Dillingham youth learn trapping skills

Feb 5, 2016

Outdoor skills? Star-lit walks on the tundra? Dead animals? Bad jokes? The 4-H Trapping Club has it all.

There’s a long tradition of trapping fur-bearing animals in Bristol Bay, and one group of Dillingham youngsters has been learning the ropes this winter. KDLG’s Molly Dischner met them at the trapline and brought back this story.  

On a clear January evening, four pre-teen boys and two adult leaders made their way across mostly-frozen tundra off Kanakanak Road to check a set of eight traps along a creek. Most were covered in ice, and it took some chopping to get the metal device back out of its hiding place.

Andy Aderman, one of the adult leaders, explained how to check them. He’s been trapping since he was five.

“Just go by feel here,” Aderman said, reaching into the trap carefully. “We’re just checking, ok, nothing in there – we’ll just cover the hole back up if we have snow.”

Aderman and fellow leader Joe Stalmaster run Dillingham’s 4-H Trapping Club. The club is part practical outdoor skills, part comedy club, part king of the mountain, part anatomy class.

On prior outings, they’d found mink, beaver and otter in their traps.

Sixth grader Reece Bennis said checking the traps was his favorite part, and finding the otter caught one day was the most exciting.

But this time around, all the traps were empty.

That wasn’t much of a setback for the boys once they realized that it meant they could take turns setting off the traps.

Aderman and Stalmaster had helped set the traps several weeks earlier, all along a creek.

Some were near beaver lodges, while others were strategically placed at certain parts of the creek.

“If it’s on an inside corner and it’s deep enough, you have a good chance,” Aderman said. “Animals are like people, they can be kind of lazy – take the easiest path.”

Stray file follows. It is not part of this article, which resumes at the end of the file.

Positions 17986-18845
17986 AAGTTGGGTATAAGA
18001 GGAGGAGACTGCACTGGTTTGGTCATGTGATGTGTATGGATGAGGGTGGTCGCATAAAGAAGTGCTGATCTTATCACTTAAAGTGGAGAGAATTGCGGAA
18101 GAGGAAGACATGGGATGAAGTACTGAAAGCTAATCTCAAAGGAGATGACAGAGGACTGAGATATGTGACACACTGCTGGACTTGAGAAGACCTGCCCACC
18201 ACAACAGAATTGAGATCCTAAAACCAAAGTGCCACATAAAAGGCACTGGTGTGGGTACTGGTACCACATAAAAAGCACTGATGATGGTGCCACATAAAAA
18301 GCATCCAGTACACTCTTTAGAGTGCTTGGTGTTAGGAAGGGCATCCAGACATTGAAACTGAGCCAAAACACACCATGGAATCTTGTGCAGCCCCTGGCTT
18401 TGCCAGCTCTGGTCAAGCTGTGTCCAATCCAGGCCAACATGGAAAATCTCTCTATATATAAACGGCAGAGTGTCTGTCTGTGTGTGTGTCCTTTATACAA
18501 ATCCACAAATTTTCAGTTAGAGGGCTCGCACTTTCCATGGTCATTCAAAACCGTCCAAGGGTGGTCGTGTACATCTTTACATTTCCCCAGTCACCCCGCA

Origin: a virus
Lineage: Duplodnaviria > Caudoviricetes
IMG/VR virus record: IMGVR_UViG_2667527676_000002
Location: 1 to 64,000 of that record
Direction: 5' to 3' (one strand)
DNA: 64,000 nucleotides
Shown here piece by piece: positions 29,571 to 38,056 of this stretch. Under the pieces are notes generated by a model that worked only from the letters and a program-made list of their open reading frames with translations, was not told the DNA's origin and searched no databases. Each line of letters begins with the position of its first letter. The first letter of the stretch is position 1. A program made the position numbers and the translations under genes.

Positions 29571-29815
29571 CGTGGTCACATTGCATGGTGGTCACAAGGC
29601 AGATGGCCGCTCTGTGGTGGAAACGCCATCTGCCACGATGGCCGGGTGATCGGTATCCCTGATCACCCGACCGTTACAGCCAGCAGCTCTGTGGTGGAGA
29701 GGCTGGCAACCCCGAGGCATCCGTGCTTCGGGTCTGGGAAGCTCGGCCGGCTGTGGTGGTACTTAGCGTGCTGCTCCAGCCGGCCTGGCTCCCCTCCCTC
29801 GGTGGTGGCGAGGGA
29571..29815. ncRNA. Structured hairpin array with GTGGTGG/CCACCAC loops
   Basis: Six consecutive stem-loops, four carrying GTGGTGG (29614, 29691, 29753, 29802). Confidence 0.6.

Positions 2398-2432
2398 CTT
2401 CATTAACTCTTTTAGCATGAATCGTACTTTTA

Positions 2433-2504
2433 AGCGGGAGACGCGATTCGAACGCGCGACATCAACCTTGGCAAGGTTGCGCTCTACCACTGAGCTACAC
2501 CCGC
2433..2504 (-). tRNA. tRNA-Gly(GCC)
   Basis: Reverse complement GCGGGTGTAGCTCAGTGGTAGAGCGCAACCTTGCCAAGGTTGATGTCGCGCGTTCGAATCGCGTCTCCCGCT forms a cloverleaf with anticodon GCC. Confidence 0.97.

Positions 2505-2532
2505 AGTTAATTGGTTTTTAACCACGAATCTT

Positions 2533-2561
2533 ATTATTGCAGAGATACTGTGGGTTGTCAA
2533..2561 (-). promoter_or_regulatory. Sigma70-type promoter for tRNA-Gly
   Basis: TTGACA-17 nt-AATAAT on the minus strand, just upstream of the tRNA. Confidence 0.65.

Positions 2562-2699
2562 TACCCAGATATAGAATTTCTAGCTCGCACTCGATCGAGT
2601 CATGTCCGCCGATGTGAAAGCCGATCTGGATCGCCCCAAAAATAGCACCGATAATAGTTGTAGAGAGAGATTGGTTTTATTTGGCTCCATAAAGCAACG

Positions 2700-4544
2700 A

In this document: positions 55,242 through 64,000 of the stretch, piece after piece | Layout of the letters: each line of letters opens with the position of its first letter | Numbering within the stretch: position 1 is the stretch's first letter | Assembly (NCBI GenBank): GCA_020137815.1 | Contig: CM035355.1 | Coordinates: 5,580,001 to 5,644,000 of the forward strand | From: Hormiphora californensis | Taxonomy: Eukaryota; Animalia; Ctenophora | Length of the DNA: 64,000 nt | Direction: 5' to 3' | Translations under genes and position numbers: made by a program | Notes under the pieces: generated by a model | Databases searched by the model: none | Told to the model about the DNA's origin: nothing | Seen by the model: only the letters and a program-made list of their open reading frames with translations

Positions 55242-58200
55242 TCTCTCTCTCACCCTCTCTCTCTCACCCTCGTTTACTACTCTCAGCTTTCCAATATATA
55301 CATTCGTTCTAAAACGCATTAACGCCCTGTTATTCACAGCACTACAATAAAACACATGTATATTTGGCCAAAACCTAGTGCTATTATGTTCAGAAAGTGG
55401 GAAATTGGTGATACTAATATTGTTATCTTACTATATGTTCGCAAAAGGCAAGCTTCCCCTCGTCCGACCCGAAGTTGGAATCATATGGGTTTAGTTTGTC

When they’re not chipping away at an icy creek (or playing king of the beaver lodge, as the case may be), the boys have been learning what to do with the animals they’ve caught in a garage off Lake Road.

Aderman and Stahlmaster have taken them through the process of skinning an animal, using a knife to separate the fur from the carcass, and then another night showed them how to scrape the fat off the skin and get it stretched out to dry.

“What we’re trying to do is get rid of this little piece of fat,” Aderman told the group, demonstrating how to use a hogscraper to gently remove the fat. “They’re especially fatty on the belly.”

After removing the fat, the skins were pinned to stretching boards to dry.

While fleshing a mink, sixth grader Noah Sage said working on the mink was pretty similar to the otter the group had skinned earlier, but it had a thinner skin, which meant it took less work with the knife to get it cleaned up. Sage said he was enjoying learning each step of the process.

Later, they’ll learn about tanning.

Sixth grader Reece Bennis said skinning the minks earlier in the month was the grossest part, because of one area that releases a smell if it’s cut.  

“It stinks. Most of the times you’ll accidentally cut it,” he said.

“It was nasty when we cut it, Reece,” chimed in James Kasayulie.

“Yeah,” Bennis said.

Bennis said he started trapping for fox two years ago, and then joined the 4-H trapping club to learn more about other animals, and at the suggestion of his auntie.

While working through the meticulous steps of taking care of the animal skins, the boys practice another skill that’s crucial for a Bristol Bay fur trapper: keeping a thick skin themselves. Jokes of all sorts – and banter about one another’s skill – were flying while the skinned minks on a recent evening.